Direct vs. Indirect Attitudes Towards Authority


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Direct communication is communication that is objective and directs an action. Through examining direct forms of communication, it is possible to gain increased insights into various cultural and organizational dynamics surrounding the communicator and the broader communication context. Because of the nature of such communication, frequently individuals with a direct communication style are actually the ones with authority. Of course, in many other instances, direct communication exists as a discernable attitude that it adopted by subordinates in relation to a manager, leader, or hierarchical structure.  

Cultural considerations factor heavily in issues related to direct and indirect forms of communication towards authority. For instance, in Western cultures, communication towards authority is direct with the message being clear and the context not being important to interpret the message (Direct Vs. Indirect Communication in the Multicultural Markets, 2017). Also a cultural component of such attitudes towards authority is the distinction between hierarchical and egalitarian approaches to communication. Hierarchical cultural attitudes towards communication necessitate that the individual engage in communication with people next in-line in the hierarchical structure rather than bringing issues to managers higher up on the institutional ladder. Although in highly efficient and cohesive organizations such a communication attitude can result in overall organizational success, in less effective contexts implementing such a hierarchical attitude to authority can hinder collaborative progress because it creates unnecessary bureaucratic difficulties. While communication attitudes based on hierarchical and egalitarian cultural constructs often occur across national cultures, they may offer occur between different organizations within the same national context (Neo, 2017). For instance, people working within the government frequently adopt hierarchical communication strategies.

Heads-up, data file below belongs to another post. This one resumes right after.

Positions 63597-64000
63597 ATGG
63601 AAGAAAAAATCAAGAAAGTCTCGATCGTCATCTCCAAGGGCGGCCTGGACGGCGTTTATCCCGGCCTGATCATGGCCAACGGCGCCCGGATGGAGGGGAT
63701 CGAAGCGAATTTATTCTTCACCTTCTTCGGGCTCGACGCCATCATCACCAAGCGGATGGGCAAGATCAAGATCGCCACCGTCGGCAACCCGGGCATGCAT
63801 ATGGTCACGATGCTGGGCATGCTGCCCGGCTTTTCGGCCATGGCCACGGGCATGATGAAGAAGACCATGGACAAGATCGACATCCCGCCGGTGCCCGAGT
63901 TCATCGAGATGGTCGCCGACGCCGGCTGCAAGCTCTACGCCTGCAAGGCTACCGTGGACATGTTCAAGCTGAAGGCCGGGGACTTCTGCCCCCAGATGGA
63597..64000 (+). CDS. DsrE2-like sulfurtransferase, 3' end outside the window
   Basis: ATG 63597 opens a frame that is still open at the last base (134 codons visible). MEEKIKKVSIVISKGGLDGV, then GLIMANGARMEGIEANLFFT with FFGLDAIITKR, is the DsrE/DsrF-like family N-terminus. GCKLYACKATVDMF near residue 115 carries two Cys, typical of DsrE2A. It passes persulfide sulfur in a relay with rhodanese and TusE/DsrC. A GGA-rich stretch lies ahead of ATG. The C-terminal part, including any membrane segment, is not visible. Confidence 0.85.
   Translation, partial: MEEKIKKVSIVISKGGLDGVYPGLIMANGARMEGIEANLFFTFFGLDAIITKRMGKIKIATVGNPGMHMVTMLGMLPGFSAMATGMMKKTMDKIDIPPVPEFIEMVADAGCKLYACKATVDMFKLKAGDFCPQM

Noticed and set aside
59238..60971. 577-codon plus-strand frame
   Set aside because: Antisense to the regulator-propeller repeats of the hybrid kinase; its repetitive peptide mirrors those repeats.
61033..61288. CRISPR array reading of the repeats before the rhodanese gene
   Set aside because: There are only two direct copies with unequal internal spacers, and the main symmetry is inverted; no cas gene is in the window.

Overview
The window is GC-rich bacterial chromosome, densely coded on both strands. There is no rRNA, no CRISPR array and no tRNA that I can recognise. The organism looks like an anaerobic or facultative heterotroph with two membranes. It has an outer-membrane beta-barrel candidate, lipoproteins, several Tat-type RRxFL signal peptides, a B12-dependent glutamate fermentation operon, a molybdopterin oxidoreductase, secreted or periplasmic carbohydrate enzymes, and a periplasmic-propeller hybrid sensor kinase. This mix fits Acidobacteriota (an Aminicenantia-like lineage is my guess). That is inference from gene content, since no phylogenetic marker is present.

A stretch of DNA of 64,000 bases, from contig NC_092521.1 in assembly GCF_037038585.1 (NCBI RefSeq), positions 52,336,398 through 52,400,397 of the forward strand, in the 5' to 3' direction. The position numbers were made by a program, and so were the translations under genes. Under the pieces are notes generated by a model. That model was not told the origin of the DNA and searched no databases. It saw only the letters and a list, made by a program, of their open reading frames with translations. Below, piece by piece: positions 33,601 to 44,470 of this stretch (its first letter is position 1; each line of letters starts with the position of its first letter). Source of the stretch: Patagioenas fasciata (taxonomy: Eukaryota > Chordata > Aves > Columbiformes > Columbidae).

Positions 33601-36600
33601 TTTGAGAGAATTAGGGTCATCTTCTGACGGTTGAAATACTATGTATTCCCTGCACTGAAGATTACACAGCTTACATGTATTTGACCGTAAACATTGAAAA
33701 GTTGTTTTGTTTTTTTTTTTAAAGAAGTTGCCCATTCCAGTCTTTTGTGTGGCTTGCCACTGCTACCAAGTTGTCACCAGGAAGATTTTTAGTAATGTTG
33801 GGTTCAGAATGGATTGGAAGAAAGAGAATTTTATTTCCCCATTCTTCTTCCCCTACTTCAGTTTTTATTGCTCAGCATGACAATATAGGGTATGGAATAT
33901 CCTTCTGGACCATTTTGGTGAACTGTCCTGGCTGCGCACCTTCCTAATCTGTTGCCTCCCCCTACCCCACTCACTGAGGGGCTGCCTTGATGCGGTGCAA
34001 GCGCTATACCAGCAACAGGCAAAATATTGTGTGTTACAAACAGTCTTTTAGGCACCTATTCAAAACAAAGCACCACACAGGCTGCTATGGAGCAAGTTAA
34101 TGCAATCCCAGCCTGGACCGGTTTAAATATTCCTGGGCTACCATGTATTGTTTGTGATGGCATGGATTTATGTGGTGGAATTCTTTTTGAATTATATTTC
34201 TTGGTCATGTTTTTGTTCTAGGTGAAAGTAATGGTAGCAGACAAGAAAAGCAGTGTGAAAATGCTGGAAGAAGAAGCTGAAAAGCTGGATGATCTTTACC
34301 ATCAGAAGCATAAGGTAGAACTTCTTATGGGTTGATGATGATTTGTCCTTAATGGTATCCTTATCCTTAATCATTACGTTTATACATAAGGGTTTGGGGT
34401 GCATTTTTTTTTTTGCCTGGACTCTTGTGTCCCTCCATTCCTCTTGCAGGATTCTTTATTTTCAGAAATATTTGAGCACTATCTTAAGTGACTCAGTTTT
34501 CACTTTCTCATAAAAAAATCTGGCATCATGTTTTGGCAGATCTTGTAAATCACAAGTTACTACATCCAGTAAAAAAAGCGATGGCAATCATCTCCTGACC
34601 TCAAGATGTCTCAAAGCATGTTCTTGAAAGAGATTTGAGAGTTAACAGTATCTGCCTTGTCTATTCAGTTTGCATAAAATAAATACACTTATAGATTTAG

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Gender constitutes another highly important consideration in relation to direct and indirect communication approaches towards authority. In this respect, men are much more likely to adopt a direct communication style than are women. The reason that men are more likely to adopt such a communication style is complex as it seems to involve both a genetic and cultural component. Men’s direct communication style has been established in a number of empirical studies. For example, one study that examined speaking time on the Senate floor found that when time was compared between senior male and female senators with the same amount of power, male senators spoke 10% more often (Brescoll, 2011). As noted, the explanations for this communication gap are complex are complex, and most of the research has focused on the reasons women are more likely to adopt an indirect communication style. 


Indirect communication is communication that does not explicitly state an objective or action, but instead indirectly addresses such an issue. While indirect communication styles generally do not have the level of authority that is evident in direct communication styles, in many instances such communication approaches are just as critical to the communication event as are direct communication styles. Rather, indirect attitudes toward authority and hierarchical structures, as compared to direct communication approaches, more frequently seek to achieve objective goals in ways that imagine interpersonal interactions from an entirely different paradigm.